Do PiXL schools have more volatile results?
Schools Week analysed last year’s GCSE results for nearly 600 PiXL schools to try to ascertain whether their scores were more volatile than average.
The Ofqual study shows that the more schools shift pupils into different qualifications, the more likely they are to have volatile results.
It is well-documented that PiXL advises school members on which qualifications to target. Not every school will act on such advice, but the schools may be more likely to shift pupils if they follow the group’s advice.
Using a list of schools due to renew their PiXL membership at the end of last year, we analysed the difference in their GCSE results from 2014 to 2015.
Nearly a quarter (142 of 590) had differences of 10 percentage points or more. This is slightly less than the proportion in Ofqual’s overall analysis, which looked at GCSE result changes for 3,686 schools. The regulator found that 1,022 schools (28 per cent) had differences in GCSE exam results of 10 percentage points or more.
But only one-third of schools with large fluctuations experienced a decrease. The other two-thirds increased their results by 10 per cent or more.
This pattern flipped in PiXL’s schools, with highly variable results. Results dropped in more than two-thirds of schools with a change of over 10 per cent in their exam results (69 per cent), while it increased in only 31 per cent.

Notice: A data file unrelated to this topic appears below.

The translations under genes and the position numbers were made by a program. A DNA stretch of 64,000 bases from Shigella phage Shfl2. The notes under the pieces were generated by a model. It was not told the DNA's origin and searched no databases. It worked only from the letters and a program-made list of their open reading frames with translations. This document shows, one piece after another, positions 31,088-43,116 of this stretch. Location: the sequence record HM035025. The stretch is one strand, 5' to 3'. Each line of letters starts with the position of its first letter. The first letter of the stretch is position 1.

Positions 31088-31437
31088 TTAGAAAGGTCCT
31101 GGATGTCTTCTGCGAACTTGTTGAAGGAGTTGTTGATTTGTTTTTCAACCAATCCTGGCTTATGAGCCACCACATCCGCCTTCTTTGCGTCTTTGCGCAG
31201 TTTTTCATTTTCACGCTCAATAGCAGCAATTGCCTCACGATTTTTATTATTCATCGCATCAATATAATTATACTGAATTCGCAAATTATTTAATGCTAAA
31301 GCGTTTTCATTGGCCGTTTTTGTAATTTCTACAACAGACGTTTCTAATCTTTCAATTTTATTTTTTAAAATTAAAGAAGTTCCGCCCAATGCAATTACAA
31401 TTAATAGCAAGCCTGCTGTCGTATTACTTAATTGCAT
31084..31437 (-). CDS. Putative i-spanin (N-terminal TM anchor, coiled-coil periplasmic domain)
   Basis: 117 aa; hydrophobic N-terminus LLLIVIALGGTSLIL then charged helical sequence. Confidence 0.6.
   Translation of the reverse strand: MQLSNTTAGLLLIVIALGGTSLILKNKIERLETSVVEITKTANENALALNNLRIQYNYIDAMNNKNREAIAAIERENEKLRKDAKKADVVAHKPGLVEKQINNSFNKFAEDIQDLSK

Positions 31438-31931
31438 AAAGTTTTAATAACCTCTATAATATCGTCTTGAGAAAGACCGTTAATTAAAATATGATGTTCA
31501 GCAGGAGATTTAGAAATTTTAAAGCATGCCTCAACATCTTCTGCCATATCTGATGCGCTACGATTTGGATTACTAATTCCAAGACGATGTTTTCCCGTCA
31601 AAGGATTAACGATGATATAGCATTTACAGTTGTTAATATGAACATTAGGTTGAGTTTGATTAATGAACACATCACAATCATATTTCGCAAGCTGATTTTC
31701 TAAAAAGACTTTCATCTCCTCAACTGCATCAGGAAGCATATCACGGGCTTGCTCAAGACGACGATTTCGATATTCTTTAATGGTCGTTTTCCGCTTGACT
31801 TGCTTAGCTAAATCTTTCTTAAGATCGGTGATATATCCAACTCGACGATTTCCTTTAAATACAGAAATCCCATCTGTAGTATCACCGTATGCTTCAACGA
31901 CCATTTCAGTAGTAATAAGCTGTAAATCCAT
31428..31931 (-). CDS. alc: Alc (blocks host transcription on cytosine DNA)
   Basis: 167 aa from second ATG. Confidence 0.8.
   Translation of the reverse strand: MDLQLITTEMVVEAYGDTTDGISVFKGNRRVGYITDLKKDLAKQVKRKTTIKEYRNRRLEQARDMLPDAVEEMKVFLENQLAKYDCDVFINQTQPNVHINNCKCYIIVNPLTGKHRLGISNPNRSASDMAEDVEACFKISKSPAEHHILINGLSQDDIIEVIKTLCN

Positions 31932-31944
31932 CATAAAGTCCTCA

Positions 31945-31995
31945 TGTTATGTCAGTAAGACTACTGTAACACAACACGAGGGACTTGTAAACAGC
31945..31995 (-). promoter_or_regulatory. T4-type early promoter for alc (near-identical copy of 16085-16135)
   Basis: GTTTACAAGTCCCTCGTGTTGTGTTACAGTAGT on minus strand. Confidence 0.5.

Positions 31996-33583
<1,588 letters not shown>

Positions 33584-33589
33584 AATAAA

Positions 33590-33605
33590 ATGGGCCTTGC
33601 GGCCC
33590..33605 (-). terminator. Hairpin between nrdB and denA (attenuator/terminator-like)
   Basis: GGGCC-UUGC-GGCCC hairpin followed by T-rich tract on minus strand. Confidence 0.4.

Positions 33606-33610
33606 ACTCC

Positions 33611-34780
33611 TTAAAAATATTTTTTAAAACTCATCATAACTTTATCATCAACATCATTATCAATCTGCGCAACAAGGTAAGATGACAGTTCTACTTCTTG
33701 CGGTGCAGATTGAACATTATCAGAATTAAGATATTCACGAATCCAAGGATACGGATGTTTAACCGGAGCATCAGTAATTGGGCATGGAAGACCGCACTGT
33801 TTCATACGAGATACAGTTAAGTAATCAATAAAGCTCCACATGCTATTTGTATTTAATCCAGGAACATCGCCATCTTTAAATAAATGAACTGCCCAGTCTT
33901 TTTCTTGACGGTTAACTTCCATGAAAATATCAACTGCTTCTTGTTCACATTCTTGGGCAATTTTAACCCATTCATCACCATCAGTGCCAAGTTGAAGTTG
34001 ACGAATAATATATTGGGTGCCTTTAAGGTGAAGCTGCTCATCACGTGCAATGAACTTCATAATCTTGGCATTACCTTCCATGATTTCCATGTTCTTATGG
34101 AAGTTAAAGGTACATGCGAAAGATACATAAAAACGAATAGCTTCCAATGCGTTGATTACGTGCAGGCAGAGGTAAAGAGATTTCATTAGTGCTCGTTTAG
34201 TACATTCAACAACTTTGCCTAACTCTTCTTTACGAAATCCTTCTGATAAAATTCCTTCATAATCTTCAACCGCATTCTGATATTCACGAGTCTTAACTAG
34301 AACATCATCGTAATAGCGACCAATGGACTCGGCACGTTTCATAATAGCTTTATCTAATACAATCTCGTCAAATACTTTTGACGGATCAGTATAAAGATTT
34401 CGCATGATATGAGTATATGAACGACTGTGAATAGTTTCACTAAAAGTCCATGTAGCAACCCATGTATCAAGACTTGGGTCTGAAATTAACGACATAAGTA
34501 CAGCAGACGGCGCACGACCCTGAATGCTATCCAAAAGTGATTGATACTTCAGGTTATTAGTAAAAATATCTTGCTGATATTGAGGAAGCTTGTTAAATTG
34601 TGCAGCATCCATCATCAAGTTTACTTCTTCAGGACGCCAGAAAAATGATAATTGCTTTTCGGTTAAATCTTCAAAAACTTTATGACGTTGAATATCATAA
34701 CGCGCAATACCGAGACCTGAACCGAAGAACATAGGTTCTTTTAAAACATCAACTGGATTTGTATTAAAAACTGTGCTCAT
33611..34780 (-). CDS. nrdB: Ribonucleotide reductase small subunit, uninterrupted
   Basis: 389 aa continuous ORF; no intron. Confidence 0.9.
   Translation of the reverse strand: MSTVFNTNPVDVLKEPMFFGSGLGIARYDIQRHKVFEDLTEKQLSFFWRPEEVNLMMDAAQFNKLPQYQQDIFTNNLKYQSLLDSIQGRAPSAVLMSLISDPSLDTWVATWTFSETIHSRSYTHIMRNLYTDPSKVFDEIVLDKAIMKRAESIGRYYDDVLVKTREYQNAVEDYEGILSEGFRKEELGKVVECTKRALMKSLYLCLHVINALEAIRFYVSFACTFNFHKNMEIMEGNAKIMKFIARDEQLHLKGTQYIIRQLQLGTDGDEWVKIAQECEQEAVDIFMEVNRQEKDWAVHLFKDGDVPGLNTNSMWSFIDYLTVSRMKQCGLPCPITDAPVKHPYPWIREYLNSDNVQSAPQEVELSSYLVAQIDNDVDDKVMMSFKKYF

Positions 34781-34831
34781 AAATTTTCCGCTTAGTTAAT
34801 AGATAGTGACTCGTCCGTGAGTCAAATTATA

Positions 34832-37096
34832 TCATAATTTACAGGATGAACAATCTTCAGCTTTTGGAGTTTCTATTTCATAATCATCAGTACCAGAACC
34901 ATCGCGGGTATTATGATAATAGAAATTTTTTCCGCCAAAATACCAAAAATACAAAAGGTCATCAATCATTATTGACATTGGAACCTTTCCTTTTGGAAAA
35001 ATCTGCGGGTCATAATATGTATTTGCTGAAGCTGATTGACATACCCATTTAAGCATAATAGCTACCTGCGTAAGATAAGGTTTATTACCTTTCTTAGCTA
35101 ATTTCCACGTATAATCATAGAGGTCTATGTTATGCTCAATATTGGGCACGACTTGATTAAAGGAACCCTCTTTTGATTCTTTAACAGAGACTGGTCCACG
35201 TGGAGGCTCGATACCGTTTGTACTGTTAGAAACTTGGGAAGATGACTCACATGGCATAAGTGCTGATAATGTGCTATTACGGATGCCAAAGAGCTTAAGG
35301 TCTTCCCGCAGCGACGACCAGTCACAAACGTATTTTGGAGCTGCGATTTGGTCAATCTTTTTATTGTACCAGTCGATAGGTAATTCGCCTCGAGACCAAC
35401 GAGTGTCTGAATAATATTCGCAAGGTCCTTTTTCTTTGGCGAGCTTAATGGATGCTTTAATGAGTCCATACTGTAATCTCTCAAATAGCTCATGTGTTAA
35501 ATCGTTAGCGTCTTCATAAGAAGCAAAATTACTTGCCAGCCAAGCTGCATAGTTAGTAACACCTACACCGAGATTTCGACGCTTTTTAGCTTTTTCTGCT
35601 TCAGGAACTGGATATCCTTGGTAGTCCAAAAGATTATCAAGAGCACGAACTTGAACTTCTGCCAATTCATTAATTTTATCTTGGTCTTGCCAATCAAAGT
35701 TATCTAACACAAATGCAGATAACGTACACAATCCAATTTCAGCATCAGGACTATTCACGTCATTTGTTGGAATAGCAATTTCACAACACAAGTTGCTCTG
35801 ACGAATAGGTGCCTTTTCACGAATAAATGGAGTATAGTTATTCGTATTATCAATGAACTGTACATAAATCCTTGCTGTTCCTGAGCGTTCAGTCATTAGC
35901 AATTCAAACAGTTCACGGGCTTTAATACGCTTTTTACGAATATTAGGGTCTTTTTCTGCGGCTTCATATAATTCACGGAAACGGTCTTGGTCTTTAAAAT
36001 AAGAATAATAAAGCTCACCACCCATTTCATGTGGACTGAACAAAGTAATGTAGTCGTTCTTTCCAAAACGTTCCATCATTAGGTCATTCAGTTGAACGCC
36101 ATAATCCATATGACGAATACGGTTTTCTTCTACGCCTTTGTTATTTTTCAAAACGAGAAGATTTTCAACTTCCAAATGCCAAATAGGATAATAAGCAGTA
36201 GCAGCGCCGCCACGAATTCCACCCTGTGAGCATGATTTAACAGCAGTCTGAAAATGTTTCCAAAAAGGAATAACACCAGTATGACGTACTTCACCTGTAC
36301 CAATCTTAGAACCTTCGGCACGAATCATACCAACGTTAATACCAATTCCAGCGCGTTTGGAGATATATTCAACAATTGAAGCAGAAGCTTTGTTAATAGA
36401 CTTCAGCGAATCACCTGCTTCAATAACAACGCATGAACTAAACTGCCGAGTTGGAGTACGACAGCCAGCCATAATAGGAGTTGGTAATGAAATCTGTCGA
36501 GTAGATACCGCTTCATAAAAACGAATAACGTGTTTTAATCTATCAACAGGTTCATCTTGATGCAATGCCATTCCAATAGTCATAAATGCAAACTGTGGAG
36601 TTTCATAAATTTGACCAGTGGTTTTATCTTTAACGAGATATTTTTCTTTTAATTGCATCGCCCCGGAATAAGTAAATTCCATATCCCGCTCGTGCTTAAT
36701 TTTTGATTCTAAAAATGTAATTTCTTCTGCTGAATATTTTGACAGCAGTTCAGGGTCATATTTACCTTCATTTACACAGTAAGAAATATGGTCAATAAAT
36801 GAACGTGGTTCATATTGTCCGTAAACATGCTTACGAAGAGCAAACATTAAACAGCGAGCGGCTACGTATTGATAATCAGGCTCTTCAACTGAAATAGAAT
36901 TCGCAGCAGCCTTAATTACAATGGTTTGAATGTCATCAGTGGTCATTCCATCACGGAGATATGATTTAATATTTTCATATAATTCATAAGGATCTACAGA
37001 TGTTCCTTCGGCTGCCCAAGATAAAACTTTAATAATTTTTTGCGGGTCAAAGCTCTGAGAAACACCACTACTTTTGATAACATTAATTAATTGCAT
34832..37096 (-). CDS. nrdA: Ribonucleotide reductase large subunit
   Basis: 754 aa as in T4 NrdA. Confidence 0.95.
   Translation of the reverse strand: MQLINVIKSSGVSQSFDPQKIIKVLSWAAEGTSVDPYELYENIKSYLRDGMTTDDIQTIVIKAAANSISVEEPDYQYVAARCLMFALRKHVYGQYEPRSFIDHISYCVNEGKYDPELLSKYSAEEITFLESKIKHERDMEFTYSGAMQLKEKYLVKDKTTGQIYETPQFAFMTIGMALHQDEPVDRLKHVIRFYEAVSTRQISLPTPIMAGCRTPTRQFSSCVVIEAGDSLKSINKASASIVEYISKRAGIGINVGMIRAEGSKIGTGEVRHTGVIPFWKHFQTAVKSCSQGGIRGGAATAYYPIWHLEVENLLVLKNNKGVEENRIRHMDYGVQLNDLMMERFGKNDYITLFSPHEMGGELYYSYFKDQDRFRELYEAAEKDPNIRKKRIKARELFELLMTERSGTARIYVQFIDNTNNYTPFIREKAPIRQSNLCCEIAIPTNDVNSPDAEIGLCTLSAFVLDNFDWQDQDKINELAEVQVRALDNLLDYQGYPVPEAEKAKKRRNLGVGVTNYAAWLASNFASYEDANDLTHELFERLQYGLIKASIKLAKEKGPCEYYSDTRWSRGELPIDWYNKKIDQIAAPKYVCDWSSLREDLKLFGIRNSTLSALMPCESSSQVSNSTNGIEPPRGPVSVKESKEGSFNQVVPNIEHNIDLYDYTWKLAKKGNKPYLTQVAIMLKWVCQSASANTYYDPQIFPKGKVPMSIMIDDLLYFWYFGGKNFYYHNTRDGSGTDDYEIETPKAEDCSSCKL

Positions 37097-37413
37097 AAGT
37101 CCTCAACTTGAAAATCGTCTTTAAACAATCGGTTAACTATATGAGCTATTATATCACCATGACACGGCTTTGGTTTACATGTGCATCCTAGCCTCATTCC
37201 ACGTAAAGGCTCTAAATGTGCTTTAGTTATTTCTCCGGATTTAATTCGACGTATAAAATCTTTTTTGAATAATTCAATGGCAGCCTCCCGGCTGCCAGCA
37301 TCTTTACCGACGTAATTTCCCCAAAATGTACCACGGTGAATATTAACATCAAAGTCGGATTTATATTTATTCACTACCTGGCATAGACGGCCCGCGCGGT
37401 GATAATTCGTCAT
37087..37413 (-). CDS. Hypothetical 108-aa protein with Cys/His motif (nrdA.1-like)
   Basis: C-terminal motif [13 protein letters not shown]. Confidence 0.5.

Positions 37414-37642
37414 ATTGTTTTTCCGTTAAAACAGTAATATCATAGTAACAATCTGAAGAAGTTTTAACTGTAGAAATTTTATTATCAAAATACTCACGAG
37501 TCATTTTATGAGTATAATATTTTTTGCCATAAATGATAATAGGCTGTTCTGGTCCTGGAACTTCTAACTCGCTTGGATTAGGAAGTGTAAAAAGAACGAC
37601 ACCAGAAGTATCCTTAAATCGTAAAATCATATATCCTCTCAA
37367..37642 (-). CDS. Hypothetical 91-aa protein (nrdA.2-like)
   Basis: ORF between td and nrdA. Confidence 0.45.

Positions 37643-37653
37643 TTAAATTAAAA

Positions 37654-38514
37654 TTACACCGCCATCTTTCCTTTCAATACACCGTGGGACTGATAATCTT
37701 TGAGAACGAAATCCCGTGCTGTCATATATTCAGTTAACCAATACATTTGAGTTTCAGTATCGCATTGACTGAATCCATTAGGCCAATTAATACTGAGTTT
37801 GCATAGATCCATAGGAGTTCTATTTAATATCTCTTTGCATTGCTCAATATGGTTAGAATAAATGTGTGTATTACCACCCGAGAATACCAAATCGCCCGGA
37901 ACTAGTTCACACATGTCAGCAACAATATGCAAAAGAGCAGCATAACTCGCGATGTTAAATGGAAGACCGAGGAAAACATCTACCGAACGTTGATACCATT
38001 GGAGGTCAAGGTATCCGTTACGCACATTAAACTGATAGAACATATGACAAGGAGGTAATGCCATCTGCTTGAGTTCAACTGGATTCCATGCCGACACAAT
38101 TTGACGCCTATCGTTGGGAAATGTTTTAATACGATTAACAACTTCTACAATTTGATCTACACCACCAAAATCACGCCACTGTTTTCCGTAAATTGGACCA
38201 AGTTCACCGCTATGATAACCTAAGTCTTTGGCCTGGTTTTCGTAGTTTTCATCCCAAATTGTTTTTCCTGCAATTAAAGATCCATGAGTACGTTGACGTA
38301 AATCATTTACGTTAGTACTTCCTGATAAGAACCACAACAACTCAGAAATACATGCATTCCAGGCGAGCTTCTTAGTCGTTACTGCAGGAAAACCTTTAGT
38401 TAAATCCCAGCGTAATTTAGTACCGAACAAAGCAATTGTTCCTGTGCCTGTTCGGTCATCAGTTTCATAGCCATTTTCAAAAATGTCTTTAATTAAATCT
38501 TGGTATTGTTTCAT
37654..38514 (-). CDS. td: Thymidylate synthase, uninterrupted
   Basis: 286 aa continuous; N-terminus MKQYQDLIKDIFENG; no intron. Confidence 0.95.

Between 2014 and 2015, results in PiXL schools dropped on average by two percentage points. Nationally, GCSE pass rates increased 0.2 percentage points.
When presented with our analysis, PiXL said it was not accountable for schools’ results, but was accountable to headteachers for the work it did to support schools.
WHY IS ENGLISH SO VOLATILE?
English GCSE had the greatest volatility of any qualification last year – with schools boosting their exam scores by an average of more than six percentage points.
The average change in GCSE results from 2014 to 2015 for all other qualifications in the Ofsted study ranged between plus or minus 2.5 percentage points.
Why was the figure so high?
The Ofqual report said GCSE English had an instability in its overall cohort entry size.
Many schools had entered all or some candidates for alternative qualifications, such as iGCSEs.
But alternative qualifications were not included as part of the analysis. An Ofqual spokesperson said: “This means that centre variability for English/English language tends to show a lot of variability with centres doing ‘better’, but it does not tell us what the centre variability looks like if we piece together centre outcomes for GCSE+iGCSE+level1/2 certificates in English. This would probably show much more stability.”